What is the role of bronchial intubation in the treatment of pulmonary interstitial emphysema (PIE)?

Updated: Jun 25, 2019
  • Author: Abhay J Bhatt, MD, MBBS; Chief Editor: Muhammad Aslam, MD  more...
  • Print
Answer

Many case reports detail successful treatment of infants with severe localized pulmonary interstitial emphysema (PIE) by selective intubation of the contralateral bronchus. [32, 33, 34]  This maneuver decompresses the overdistended lung tissue and avoids exposing it to high positive inflationary pressures. Selective bronchial intubation of the right main bronchus is not a difficult procedure; the left side may be more difficult.

This procedure uses an endotracheal tube of the same diameter as for a regular intubation. However, the tube is inserted 2-4 cm beyond its usual position. It is introduced with the bevel on the end of the tube positioned so that the long part of the tube is toward the bronchus to be intubated. This increases the chance of the tube entering the correct bronchus as it is advanced into the airway. Turning the infant's head to the left or right moves the tip of the endotracheal tube to the contralateral side of the trachea and may help in selective tube placement.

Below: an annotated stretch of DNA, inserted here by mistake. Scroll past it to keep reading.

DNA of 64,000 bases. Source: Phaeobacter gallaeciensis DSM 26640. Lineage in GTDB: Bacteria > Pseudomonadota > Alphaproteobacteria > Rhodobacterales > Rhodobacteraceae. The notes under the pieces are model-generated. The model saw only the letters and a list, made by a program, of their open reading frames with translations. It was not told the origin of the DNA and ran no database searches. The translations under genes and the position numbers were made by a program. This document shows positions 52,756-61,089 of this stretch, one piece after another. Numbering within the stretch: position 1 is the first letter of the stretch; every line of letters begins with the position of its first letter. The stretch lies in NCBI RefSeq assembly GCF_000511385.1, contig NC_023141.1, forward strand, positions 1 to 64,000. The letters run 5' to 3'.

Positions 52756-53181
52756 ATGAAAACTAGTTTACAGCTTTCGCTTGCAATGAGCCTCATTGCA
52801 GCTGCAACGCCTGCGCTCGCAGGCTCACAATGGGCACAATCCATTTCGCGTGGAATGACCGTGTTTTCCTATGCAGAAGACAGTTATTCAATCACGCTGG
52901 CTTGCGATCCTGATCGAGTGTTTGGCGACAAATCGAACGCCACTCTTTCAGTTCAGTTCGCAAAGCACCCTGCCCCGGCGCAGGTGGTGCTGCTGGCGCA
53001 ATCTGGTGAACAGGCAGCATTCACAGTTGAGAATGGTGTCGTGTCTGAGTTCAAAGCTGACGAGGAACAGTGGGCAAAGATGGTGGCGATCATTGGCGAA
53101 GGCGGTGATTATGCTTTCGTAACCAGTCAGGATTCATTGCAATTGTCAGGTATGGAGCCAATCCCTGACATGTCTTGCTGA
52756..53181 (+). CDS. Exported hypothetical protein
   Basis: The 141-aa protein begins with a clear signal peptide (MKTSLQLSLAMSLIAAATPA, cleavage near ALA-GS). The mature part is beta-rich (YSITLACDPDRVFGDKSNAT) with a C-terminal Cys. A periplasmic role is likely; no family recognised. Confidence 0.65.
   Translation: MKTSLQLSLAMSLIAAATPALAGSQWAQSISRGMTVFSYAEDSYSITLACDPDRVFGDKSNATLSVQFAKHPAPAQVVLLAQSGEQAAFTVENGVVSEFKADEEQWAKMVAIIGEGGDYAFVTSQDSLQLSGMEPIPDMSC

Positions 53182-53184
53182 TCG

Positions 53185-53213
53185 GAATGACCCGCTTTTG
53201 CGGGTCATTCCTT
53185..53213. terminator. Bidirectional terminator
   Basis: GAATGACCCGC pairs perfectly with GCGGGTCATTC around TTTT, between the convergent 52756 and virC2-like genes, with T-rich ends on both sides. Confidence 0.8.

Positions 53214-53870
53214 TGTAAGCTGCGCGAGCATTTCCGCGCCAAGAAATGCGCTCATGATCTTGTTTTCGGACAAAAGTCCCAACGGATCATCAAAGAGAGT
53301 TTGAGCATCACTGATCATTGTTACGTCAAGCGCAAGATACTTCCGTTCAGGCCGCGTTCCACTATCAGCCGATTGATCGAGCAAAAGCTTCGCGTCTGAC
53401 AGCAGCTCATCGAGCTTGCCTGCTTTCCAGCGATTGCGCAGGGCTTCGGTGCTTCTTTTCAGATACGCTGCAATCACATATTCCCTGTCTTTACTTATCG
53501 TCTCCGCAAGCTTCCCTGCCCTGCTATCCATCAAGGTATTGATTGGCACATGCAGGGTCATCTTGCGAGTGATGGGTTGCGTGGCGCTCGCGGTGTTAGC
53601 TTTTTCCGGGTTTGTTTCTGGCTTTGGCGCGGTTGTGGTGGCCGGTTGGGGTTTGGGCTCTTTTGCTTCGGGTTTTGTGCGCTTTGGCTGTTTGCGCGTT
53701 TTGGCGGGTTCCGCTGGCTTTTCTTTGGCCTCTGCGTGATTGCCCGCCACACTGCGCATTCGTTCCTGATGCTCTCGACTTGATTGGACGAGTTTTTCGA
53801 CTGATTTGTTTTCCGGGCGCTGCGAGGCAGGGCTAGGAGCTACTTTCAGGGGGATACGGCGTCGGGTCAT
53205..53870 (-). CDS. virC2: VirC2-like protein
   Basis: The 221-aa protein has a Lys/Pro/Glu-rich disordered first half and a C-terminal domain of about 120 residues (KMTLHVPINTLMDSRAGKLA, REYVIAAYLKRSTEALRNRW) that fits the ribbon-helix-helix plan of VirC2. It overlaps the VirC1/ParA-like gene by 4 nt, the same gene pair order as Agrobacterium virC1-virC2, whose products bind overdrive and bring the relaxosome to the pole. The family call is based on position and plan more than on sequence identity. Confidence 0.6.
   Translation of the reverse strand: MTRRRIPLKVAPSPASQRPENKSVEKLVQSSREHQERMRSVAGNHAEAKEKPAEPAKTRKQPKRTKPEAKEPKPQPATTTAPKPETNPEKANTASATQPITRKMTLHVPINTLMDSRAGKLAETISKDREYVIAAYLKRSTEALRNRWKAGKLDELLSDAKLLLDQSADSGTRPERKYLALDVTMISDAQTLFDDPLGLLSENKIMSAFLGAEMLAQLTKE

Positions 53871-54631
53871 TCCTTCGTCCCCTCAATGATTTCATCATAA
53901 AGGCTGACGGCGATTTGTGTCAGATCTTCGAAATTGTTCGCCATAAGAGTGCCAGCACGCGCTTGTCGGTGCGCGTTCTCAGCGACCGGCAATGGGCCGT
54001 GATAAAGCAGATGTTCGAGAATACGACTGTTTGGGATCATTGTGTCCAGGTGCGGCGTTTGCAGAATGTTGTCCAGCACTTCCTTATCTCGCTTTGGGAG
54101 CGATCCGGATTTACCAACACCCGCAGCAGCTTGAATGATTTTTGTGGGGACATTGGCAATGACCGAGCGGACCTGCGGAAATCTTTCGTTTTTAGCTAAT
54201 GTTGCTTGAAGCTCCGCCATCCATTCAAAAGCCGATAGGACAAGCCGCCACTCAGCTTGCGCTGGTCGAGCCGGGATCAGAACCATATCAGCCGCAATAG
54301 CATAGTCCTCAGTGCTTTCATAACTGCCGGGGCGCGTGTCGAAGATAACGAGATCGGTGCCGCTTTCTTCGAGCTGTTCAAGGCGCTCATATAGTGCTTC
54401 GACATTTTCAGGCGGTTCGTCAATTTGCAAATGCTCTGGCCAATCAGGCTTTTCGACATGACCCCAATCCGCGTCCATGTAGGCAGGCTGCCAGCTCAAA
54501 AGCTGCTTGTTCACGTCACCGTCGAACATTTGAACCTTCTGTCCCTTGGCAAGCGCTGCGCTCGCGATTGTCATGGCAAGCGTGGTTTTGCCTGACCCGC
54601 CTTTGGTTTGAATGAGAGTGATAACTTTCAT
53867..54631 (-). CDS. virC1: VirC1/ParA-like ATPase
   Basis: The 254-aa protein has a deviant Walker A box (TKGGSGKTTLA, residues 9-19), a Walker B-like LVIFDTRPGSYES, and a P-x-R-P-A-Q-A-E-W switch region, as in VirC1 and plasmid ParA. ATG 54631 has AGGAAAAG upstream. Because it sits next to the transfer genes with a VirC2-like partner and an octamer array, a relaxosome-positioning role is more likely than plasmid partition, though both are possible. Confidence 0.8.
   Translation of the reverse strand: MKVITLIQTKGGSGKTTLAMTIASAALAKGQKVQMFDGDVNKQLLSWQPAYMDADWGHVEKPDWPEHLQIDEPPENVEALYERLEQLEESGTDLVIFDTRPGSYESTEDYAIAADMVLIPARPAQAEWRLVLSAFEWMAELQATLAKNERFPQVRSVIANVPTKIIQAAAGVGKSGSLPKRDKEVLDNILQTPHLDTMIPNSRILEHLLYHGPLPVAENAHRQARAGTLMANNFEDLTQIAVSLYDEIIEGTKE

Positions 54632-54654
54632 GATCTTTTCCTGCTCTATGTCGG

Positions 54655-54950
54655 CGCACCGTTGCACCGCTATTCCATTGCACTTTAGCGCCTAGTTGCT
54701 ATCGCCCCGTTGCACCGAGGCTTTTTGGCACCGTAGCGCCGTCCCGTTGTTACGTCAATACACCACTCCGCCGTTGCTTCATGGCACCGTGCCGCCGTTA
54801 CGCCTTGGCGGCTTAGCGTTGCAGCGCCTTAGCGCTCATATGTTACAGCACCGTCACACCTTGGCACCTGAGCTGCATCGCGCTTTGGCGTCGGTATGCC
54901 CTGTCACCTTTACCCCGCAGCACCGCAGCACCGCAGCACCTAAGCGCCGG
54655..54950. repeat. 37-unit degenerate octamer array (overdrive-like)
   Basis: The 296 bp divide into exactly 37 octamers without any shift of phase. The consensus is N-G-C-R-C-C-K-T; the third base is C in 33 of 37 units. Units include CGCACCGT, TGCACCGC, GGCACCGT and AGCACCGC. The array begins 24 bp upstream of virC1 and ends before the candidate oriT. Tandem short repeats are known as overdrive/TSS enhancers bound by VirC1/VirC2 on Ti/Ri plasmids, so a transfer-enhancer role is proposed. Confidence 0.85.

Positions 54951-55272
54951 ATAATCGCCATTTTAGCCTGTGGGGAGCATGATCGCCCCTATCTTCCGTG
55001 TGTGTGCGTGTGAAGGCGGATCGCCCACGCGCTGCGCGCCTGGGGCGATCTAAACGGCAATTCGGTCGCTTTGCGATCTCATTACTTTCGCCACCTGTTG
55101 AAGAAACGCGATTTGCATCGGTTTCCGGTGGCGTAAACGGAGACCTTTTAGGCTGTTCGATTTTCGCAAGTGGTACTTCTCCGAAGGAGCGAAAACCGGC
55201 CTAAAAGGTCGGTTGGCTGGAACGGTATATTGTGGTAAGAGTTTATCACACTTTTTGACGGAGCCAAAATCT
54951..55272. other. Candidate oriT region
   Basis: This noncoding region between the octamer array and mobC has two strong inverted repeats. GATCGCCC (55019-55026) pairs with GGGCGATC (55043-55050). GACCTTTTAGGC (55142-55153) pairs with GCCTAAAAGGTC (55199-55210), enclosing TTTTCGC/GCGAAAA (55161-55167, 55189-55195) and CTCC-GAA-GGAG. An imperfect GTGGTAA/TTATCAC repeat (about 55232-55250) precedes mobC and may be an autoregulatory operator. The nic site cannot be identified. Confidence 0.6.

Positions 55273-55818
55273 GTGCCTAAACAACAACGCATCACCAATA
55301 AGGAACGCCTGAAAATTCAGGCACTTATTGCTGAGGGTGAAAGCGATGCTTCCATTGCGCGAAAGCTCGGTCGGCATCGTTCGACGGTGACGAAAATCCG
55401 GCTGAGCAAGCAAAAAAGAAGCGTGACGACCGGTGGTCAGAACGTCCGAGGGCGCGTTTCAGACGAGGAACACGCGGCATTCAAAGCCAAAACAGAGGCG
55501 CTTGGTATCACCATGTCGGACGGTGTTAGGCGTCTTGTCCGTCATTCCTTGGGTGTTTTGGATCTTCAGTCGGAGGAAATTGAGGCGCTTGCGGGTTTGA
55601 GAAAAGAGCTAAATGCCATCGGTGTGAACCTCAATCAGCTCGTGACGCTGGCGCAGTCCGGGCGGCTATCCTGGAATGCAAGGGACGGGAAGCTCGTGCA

Weintraub et al described a method for left selective bronchus intubation using a regular Portex endotracheal tube in which an elliptical hole 1 cm in length has been cut through half the circumference about 0.5 cm above the tip of the oblique distal end. [34]  By directing the side with the elliptical hole to the left lung, left selective bronchus intubation can be easily and repeatedly accomplished.

Another method of selective intubation is the use of a small fiberoptic bronchoscope to direct the endotracheal tube tip into the desired bronchus. Selective intubation under fluoroscopy can also be considered.


Did this answer your question?
Additional feedback? (Optional)
Thank you for your feedback!